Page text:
For almost 100 years, the Texas Extension Education Association has helped women better themselves and others
Dr. Seaman A. Knapp had a practical yet slightly controversial idea. Why not teach young women how to grow vegetables in their family gardens instead of growing flowers? It might not seem like such a revolutionary decision, but for the women involved in the Texas Extension Education Association, it’s made all the difference in their families and their communities.
In the early 1900s, Dr. Knapp traveled around to Texas farms, demonstrating to men and boys the latest techniques in farming and raising livestock. But his vision to reform rural life wasn’t complete without assisting the other vital half of the farm: the home. Dr. Knapp wanted to help women and their daughters, through training and education, form stronger cooperative partnerships within the family to benefit the entire homestead.
“It began with poultry and gardens. They were teaching them how to prepare food safely—a lot of the emphasis was also on the safeguarding of the food during the canning process,” says Laura Sue Smith, a member of the TEEA.
Inspired by the training, women started gathering to share information and to better themselves, their families, and their community. In 1926, Dr. Knapp’s idea jelled into the Texas Home Demonstration Association, sponsored by Texas A&M University. Along with teaching much-needed life skills such as canning and mattress making, the association focused on developing future leaders by raising scholarship funds for 4-H Club girls, another program supported by the university. The association believed that building up younger generations ensured a stronger future.
Today, even though the name has changed, the mission of the Texas Extension Education Association remains the same: “to strengthen and enrich families through educational programs, leadership development, and community service.”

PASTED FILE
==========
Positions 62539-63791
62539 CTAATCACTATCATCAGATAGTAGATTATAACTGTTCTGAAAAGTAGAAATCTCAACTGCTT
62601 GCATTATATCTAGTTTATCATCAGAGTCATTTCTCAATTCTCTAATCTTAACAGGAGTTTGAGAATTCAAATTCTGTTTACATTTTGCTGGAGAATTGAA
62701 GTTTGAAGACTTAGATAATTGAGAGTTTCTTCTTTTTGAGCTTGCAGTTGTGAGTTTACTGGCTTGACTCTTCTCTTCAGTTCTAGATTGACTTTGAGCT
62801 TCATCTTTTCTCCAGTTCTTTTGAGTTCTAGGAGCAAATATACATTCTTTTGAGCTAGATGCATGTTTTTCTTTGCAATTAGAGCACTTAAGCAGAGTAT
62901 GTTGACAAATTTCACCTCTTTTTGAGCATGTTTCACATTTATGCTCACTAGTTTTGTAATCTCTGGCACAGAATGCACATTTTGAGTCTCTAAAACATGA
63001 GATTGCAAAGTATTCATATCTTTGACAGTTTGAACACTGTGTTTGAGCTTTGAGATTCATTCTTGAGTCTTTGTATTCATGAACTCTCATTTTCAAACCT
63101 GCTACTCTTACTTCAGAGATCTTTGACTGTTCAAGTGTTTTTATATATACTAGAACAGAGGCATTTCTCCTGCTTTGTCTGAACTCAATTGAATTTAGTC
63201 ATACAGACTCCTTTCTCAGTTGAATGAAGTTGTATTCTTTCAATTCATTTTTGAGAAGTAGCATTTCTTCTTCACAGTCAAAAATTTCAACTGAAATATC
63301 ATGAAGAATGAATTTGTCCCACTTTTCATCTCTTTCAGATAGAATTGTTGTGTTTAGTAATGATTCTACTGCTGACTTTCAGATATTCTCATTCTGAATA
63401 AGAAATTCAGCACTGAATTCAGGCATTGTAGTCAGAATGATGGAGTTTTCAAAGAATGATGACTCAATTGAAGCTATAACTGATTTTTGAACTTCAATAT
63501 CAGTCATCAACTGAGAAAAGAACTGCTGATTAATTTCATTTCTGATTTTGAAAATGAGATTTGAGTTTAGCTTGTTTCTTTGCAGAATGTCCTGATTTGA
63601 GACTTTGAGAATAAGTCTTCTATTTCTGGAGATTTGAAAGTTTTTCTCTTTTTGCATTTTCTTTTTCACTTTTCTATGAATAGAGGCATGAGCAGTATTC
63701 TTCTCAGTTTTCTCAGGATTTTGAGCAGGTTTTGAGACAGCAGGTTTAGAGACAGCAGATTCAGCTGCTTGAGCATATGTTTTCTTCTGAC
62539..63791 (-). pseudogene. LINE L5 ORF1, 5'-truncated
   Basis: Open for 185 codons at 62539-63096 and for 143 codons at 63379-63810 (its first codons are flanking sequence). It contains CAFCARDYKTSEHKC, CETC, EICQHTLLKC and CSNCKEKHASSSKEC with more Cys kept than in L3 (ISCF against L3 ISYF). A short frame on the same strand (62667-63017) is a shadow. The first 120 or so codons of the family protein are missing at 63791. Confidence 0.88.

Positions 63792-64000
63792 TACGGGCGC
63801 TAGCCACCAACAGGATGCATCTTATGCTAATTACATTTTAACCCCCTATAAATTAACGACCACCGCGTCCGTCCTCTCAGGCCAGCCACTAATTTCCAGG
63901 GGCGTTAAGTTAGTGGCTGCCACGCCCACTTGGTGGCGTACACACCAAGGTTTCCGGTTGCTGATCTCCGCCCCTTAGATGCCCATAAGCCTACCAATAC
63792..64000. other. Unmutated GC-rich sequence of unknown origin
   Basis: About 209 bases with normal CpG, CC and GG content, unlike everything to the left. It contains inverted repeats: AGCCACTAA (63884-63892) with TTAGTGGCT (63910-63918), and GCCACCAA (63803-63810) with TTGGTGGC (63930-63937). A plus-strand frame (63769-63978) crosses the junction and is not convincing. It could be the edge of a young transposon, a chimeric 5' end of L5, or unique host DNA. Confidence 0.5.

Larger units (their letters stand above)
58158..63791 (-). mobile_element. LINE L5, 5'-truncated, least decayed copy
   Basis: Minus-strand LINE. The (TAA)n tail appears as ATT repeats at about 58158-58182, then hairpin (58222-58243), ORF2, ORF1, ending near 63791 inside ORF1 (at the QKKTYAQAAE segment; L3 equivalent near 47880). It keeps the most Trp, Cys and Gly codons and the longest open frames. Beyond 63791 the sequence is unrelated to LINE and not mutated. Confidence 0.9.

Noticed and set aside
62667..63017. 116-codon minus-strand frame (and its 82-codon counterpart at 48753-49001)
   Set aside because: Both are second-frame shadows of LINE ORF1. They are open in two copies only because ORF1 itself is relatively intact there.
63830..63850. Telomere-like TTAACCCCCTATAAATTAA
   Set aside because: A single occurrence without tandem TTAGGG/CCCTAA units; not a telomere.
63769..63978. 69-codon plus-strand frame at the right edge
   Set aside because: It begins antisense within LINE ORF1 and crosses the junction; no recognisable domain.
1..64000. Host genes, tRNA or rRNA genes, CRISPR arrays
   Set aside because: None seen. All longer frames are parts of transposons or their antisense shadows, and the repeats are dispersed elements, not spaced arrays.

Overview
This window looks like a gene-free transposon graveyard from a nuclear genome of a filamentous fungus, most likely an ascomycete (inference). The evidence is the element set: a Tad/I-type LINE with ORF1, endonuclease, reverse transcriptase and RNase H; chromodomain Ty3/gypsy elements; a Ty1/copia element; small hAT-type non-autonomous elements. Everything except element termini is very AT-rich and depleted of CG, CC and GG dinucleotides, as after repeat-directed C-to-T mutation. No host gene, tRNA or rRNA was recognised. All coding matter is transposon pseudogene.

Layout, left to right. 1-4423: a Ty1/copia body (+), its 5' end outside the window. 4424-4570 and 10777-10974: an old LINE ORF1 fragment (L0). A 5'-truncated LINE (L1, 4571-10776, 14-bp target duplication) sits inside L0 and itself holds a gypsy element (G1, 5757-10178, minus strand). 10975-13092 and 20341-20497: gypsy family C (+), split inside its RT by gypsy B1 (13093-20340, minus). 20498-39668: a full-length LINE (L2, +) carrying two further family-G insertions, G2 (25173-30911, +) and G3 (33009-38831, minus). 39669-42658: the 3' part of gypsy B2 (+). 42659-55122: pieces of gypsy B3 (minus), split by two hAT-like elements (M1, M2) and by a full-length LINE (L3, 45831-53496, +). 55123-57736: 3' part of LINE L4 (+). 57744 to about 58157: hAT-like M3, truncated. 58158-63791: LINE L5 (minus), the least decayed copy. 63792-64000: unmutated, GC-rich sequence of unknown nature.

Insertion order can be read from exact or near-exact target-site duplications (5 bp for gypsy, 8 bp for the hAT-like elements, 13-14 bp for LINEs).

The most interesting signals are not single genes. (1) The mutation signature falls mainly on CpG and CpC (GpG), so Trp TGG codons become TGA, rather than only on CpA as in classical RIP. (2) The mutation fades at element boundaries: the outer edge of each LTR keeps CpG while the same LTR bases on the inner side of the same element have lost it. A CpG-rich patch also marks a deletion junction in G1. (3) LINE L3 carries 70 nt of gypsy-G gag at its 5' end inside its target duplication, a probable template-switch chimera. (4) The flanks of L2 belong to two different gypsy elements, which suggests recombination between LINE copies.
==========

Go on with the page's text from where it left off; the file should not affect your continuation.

Members meet monthly in their various local Extension Education Clubs, and while they are still under the umbrella of the Texas A&M AgriLife Extension Service, the widened scope of their educational programs and participation in community activities reflects the diversity of today’s society. At each meeting, research-based education programs, from smart financial planning to cooking healthy “Texas-style” meals, provide women with information they can use in their daily lives.
“For me personally, the best way I am going to continue to grow as an individual and when I had children at home was the educational part [of the club] so that I could cook healthier for them and be a better mom. It was important to me that I was there learning,” says Charlotte Watson, a member of the TEEA.
Leadership training and community service are the other two key aspects of the clubs. Local, state, and national workshops offer women of all ages the opportunity to hone their leadership abilities. Confident, skilled, and ready to serve, club members branch out into many different charitable activities based on each club’s interests and strengths.
Noontime, one of Georgetown’s clubs, partners with local hospitals by providing baby books for new moms to take home and read to their babies. They also support Project: Better Chance, a prison literacy program that donates used books to inmates. Another club, Morning Glory, regularly visits a local nursing home and also makes fleece blankets to send to the Wounded Warrior Project.
True to their roots, all the Extension Education Clubs support the 4-H program through scholarships, various events, and service as judges for 4-H competitions. “We try to do many things that will benefit the community and the young people especially,” Laura Sue Smith says.
Vegetables instead of flowers—the effects of that single decision have rippled throughout the state, creating a network of capable women making an impact in their communities and beyond.